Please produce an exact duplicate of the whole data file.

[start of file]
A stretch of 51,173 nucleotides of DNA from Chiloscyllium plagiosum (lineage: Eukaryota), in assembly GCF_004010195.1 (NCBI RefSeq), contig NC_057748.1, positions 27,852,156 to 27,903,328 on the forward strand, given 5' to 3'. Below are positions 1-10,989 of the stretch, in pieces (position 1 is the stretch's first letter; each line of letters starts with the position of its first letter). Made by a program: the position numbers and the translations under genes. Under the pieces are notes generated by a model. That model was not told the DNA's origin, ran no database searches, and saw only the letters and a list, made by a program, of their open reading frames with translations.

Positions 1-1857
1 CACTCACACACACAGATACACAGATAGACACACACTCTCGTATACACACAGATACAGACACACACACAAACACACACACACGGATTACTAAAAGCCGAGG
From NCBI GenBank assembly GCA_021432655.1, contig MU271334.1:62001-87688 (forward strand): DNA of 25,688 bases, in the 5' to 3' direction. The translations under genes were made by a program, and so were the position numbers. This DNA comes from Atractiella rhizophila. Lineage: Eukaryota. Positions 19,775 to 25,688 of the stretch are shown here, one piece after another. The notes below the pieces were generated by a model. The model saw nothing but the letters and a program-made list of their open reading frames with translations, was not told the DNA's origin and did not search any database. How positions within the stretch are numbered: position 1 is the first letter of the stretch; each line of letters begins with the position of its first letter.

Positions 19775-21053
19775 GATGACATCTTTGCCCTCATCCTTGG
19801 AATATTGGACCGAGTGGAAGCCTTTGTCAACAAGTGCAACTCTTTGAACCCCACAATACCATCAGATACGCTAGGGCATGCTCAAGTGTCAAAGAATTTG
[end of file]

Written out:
A stretch of 51,173 nucleotides of DNA from Chiloscyllium plagiosum (lineage: Eukaryota), in assembly GCF_004010195.1 (NCBI RefSeq), contig NC_057748.1, positions 27,852,156 to 27,903,328 on the forward strand, given 5' to 3'. Below are positions 1-10,989 of the stretch, in pieces (position 1 is the stretch's first letter; each line of letters starts with the position of its first letter). Made by a program: the position numbers and the translations under genes. Under the pieces are notes generated by a model. That model was not told the DNA's origin, ran no database searches, and saw only the letters and a list, made by a program, of their open reading frames with translations.

Positions 1-1857
1 CACTCACACACACAGATACACAGATAGACACACACTCTCGTATACACACAGATACAGACACACACACAAACACACACACACGGATTACTAAAAGCCGAGG
From NCBI GenBank assembly GCA_021432655.1, contig MU271334.1:62001-87688 (forward strand): DNA of 25,688 bases, in the 5' to 3' direction. The translations under genes were made by a program, and so were the position numbers. This DNA comes from Atractiella rhizophila. Lineage: Eukaryota. Positions 19,775 to 25,688 of the stretch are shown here, one piece after another. The notes below the pieces were generated by a model. The model saw nothing but the letters and a program-made list of their open reading frames with translations, was not told the DNA's origin and did not search any database. How positions within the stretch are numbered: position 1 is the first letter of the stretch; each line of letters begins with the position of its first letter.

Positions 19775-21053
19775 GATGACATCTTTGCCCTCATCCTTGG
19801 AATATTGGACCGAGTGGAAGCCTTTGTCAACAAGTGCAACTCTTTGAACCCCACAATACCATCAGATACGCTAGGGCATGCTCAAGTGTCAAAGAATTTG